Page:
Colour has always been a huge fascination and endless inspiration for me, so, when I discovered the ultimate beauty of natural colour in plants, everything fell into place. I started collecting plants, that grow all around me, on the sidewalk, on the side of the street, on trips to the countryside with my bicycle.
First dye experiments were with elderberries (Sambucus nigra) and Canadian goldenrod (Solidago canadensis), still one of my favourites! Simmering Canadian goldenrod releases a beautiful greenish yellow and a wonderful smell, it’s also a herbal tea and treatment. Understanding the plants for their colour, biochemical and healing properties is the focal point.
During the whole process of growing and collecting plants for dyeing, I feel deeply connected to the nature around me! Growing and harvesting dye plants has its own pace, its own schedule, my influence is limited. Gathering plants and information about them, tuning in and watching very closely, the miracle is in the details!
Do I create the colour, is the colour already there? Most certainly I am the connection between the plant and the textile fibre, working with my hands and all of my senses!
The colours are "produced" by nature, sometimes obvious, sometimes hidden in the leaves, the flowers, the berries, the roots. I am helping to transfer these beautiful colours on to natural materials like wool, silk, cotton, and linen.
POKEBERRY (Amerikanische Kermesbeere) Phytolacca americana
Pokeberry is a herbaceous perennial plant, native e.g. to the south of the United States, where under good conditions it can grow up to 3 metres tall and is often referred to as a weed or invasive plant. All parts of the plant can be toxic to humans, nevertheless it has been used in folk medicine and is still eaten today traditionally by many Americans, who grew up with it. The young sprouts and leaves can be prepared, but must be cooked several times, following a strict recipe: "Polk sallet" (sallet is an old word for cooked greens). The berries are known as a good food source for songbirds, but should never be eaten by humans and mammals. "Polk salad (sallet) Annie" is a song from 1969 by Tony Joe white, which was also covered by Elvis Presley, describing a poor young woman’s life in Louisiana!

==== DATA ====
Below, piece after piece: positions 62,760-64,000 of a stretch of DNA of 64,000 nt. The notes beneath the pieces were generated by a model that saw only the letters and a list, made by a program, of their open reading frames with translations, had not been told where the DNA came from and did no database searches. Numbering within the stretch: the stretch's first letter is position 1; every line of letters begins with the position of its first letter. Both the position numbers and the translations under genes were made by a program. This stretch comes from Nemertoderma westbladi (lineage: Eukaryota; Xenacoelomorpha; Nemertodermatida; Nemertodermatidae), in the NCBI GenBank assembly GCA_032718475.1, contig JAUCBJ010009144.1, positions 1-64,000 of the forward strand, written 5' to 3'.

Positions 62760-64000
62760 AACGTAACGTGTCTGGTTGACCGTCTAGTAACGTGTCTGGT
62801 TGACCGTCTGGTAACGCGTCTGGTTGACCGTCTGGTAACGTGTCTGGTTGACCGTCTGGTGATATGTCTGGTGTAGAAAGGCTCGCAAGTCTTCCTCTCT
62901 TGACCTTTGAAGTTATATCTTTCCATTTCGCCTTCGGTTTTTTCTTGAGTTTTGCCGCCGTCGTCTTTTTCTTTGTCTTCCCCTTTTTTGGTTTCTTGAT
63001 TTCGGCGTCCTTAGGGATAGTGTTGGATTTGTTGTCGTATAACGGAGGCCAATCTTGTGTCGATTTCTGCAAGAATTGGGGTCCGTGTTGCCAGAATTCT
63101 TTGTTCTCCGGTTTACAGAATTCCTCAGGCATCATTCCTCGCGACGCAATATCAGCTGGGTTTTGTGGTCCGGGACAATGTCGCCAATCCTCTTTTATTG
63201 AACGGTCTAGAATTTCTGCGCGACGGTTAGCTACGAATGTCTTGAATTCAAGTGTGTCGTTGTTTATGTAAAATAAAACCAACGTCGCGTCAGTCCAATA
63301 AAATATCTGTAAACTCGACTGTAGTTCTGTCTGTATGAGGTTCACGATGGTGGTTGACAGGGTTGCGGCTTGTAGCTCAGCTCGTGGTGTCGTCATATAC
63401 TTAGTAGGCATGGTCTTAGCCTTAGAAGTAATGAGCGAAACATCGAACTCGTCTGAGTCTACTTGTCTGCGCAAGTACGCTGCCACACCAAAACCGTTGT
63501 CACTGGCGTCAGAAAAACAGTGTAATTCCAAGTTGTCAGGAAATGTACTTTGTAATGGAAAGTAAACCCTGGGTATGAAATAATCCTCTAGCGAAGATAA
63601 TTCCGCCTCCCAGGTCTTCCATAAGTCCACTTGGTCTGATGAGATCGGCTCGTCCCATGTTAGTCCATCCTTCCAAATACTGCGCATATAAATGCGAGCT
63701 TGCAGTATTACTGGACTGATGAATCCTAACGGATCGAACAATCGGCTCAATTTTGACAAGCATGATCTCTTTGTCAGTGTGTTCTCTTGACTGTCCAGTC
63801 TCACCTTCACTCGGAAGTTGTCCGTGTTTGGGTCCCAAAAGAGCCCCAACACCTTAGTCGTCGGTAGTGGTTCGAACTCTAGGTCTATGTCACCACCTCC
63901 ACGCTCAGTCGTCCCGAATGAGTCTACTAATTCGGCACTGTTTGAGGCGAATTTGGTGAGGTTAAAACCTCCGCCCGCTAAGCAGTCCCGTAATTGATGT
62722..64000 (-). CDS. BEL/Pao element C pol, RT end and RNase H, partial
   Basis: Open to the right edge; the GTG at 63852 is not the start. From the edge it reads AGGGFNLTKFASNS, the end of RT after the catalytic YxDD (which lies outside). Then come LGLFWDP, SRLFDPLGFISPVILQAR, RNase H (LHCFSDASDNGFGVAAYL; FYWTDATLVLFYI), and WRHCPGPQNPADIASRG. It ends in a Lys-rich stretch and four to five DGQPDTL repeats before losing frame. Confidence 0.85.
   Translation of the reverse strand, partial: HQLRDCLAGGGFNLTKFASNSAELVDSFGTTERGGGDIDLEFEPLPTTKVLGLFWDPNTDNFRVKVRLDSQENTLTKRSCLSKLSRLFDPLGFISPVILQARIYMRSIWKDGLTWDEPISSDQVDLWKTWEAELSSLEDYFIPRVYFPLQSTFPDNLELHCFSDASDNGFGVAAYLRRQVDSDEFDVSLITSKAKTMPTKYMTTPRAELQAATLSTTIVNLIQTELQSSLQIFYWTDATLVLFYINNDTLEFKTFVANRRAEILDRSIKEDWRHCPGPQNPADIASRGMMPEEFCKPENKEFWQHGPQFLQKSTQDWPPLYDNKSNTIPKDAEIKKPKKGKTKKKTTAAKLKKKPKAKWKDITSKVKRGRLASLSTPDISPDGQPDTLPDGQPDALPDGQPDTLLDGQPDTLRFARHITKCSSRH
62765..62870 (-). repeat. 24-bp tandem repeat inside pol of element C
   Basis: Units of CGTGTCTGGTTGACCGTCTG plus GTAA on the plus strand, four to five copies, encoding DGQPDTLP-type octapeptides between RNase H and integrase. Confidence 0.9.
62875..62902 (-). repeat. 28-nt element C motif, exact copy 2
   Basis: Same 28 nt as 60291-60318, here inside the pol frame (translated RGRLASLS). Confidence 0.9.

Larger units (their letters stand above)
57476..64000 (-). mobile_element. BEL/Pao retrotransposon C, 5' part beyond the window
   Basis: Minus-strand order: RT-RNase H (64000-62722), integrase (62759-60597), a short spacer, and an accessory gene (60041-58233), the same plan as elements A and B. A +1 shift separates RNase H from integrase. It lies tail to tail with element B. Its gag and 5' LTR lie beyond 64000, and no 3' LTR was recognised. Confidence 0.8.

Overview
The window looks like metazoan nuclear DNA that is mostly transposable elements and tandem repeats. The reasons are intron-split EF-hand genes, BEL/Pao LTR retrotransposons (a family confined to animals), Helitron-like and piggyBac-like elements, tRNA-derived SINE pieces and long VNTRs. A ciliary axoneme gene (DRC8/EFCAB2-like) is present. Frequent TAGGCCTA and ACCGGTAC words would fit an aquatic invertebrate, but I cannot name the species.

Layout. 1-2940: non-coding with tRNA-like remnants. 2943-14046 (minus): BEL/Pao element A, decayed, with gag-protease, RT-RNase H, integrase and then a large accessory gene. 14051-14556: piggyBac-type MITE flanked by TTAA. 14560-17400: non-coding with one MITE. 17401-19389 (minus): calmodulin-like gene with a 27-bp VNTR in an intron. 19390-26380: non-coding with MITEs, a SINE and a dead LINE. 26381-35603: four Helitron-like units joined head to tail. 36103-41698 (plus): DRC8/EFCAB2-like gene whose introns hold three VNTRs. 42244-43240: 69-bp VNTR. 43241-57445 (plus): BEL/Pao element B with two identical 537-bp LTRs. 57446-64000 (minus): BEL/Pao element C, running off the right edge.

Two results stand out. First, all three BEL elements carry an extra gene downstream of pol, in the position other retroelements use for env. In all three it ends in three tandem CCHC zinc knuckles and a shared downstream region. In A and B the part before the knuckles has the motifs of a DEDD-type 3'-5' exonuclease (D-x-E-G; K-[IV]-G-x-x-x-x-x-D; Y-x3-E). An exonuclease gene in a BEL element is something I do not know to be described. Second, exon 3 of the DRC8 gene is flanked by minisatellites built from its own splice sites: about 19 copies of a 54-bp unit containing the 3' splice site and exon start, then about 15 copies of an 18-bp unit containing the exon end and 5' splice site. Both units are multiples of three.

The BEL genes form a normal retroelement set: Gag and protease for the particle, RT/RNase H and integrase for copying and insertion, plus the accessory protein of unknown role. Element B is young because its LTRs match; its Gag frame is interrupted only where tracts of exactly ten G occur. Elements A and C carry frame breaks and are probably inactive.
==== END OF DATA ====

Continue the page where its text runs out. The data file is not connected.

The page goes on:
Ink from Pokeberries was used for writing and there are non-confirmed rumours, that the original U.S. constitution was written in Pokeberry ink. The berries were also a common household dye for textiles and leather, frequently used by native Americans, but not very stable and quite fugitive, so dyed textiles had to be overdyed on a regular basis. Pokeberries give wonderful red, pink, purple and fuchsia hues, very much alike the carmine red dye from cochenille lice. I grow Pokeberry for several years now (https://design.udk-berlin.de/2014/12/hofgruen/).
Currently I am working on a research project on how to stabilize the pokeberry dye, enhance the lightfastness and wash fastness, experimenting with different mordants and afterbaths on a variety of organic textiles like, cotton, wool, and silk.
Textile things is a designer/ maker studio based in Berlin with a focus on natural dyes, run by dipl.textile designer Julia Kunz. Working with plants that she grows specifically for dyeing and gathering dyeplants that grow locally, is of greatest importance. Her approach is artistic and holistic, taking in account the aspects of sustainability, the plant s signature and research of biochemical and healing properties. Apart from her own work Julia is a lecturer and runs the textile screenprintworkhop and dyelab at the University of the Arts (Universität der Künste), Berlin.